The Wilson Steam 99 LS is simply a more maneuverable version of the game-changing Steam 99 S. It features a strung weight of 10.3 ounces, its three-point head light balance, and it has a swing weight of 294. Although a little over an ounce lighter than its older brother, the Steam 99 LS still provides ample amounts of spin with greater access to maneuverability.
Almost instantly, I noticed the Wilson Steam 99 LS’s light weight of 10.3 ounces strung. This gave me ample amounts of maneuverability at the baseline. With its very open 16×15 string pattern, the name of the game was SPIN – and tons of it. Wilson claims that its Spin Effect technology will provide two inches more net clearance while landing 12 inches inside the baseline without changing the player’s strokes. Although the launch angle of the racquet was a bit higher than I was used to, I easily increased my net clearance and spin RPMs with the Steam 99 LS. My backhand slice was smooth and effortless to hit with this racquet. I was able to hit low over the net with good depth and also more side-spin action than I could previously produce.
Volleys & Serves
The Steam 99 LS was easy to hit both forehand and backhand volleys once some technical adjustments were made. I felt the racquet lacked stability when it came to volleying faster, incoming balls. However, the racquet’s high maneuverability allowed me to hit touch shots and angles with ease. Personally, I would add lead tape to increase the stability of the racquet if I was playing 4.5+ NTRP doubles.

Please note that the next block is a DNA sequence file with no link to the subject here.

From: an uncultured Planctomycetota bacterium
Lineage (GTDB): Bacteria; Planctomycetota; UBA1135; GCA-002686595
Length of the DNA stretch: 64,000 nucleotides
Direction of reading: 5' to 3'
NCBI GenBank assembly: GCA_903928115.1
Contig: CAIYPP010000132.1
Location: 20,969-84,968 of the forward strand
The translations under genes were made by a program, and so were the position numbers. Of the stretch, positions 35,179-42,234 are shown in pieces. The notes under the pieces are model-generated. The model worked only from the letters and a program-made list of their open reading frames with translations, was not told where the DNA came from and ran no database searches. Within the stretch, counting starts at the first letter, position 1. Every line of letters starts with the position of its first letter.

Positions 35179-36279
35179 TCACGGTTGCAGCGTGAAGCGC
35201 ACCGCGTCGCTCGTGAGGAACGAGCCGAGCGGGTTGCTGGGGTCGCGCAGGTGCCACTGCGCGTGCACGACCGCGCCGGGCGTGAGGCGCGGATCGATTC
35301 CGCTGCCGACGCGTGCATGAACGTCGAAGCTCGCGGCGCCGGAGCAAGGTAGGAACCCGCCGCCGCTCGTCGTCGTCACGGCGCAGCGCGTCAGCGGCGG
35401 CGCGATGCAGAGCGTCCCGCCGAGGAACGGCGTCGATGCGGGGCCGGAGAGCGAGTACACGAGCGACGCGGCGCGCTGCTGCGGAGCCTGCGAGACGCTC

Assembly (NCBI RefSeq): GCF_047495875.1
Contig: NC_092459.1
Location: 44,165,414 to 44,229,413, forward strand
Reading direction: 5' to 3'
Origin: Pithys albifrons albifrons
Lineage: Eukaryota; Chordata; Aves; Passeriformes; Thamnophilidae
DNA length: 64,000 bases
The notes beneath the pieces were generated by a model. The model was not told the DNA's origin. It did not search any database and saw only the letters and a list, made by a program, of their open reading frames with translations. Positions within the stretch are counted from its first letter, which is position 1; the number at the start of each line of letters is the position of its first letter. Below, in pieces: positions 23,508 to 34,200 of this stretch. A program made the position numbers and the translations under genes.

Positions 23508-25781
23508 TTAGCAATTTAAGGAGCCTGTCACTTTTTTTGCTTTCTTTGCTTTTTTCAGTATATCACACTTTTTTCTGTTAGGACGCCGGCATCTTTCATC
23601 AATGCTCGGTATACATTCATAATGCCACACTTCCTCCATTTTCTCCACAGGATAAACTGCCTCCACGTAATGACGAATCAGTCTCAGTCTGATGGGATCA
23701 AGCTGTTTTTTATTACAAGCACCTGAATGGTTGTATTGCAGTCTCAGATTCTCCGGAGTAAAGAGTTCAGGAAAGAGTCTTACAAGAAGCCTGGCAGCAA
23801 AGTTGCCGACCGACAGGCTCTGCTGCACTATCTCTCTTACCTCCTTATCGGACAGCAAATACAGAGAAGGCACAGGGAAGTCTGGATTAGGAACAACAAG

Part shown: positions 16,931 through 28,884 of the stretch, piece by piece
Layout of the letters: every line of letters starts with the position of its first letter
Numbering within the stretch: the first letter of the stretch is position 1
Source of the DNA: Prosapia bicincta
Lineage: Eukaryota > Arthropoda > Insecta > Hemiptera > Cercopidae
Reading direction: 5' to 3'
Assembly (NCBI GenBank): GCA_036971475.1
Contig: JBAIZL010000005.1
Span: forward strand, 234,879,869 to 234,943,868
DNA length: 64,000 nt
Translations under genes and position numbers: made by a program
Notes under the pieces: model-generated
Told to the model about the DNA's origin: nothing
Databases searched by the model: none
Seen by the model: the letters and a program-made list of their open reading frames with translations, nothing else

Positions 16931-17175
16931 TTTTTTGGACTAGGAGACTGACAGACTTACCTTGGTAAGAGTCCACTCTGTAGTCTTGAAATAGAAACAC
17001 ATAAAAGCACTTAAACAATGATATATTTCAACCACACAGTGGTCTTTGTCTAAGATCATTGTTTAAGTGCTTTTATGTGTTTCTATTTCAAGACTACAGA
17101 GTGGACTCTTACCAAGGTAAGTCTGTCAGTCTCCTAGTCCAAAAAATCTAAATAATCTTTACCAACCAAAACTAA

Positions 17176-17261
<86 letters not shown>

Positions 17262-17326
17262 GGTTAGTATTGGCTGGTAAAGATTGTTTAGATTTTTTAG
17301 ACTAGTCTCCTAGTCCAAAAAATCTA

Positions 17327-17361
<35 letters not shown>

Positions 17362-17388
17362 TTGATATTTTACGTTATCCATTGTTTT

The Steam 99 LS generated enormous amounts of spin on my serve, significantly more than my current racquet of choice. Side-spin and topspin were easily created due to faster racquet acceleration. However, I did find difficulty controlling the power of my serve. This may have been due to the Wilson NXT string in the racquet. Putting in a full-bed of polyester or at least hybrid of polyester and synthetic gut would help add more control to my serve.
The overall design of the Wilson Steam 99 LS is sleek and pleasing to the eye. Classic Wilson colors of red, white, and some black cover all areas of the frame. The specs of the racquet can be easily found and read inside the throat of the racquet. The Wilson Steam 99 LS comes with a Wilson Sublime replacement grip, which is very similar to the Prince ResiPro replacement grip in my opinion. It felt very comfortable in my hands and provided the right amount of tackiness.
Besides the huge amounts of spin produced, I believe the Wilson Steam 99 LS’s second greatest feature is its large room for customization. Players who felt the Steam 99 S as too heavy would be able to increase the weight of the Steam 99 LS to suit their needs. I would highly advise frequent string-breakers or those on a budget to put polyester in the string bed as the wide-open string pattern will lead to more string movement and breakage than normal. Wilson recommends using Luxilon 4G polyester string.
As Wilson’s successor to an industry game-changer, the Steam 99 LS is a lightweight, maneuverable spin-monster with loads of room for customization. I found that I could generate tons of topspin on my groundstrokes and serve and effortlessly hit my backhand slice with control and depth. Plus, angled volleys and touch shots were easy to hit. Minor adjustments such as using a polyester string and increasing stability with lead tape and the Wilson Steam 99 LS would definitely find a home in my bag. Due to its high customization level, I would recommend the Wilson Steam 99 LS to any 3.0 to 4.5 NTRP rated player.
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About the Reviewer: Michael Janz is a graduate of the Professional Tennis Management Program at Ferris State University in Michigan. He is also a certified USPTA Professional.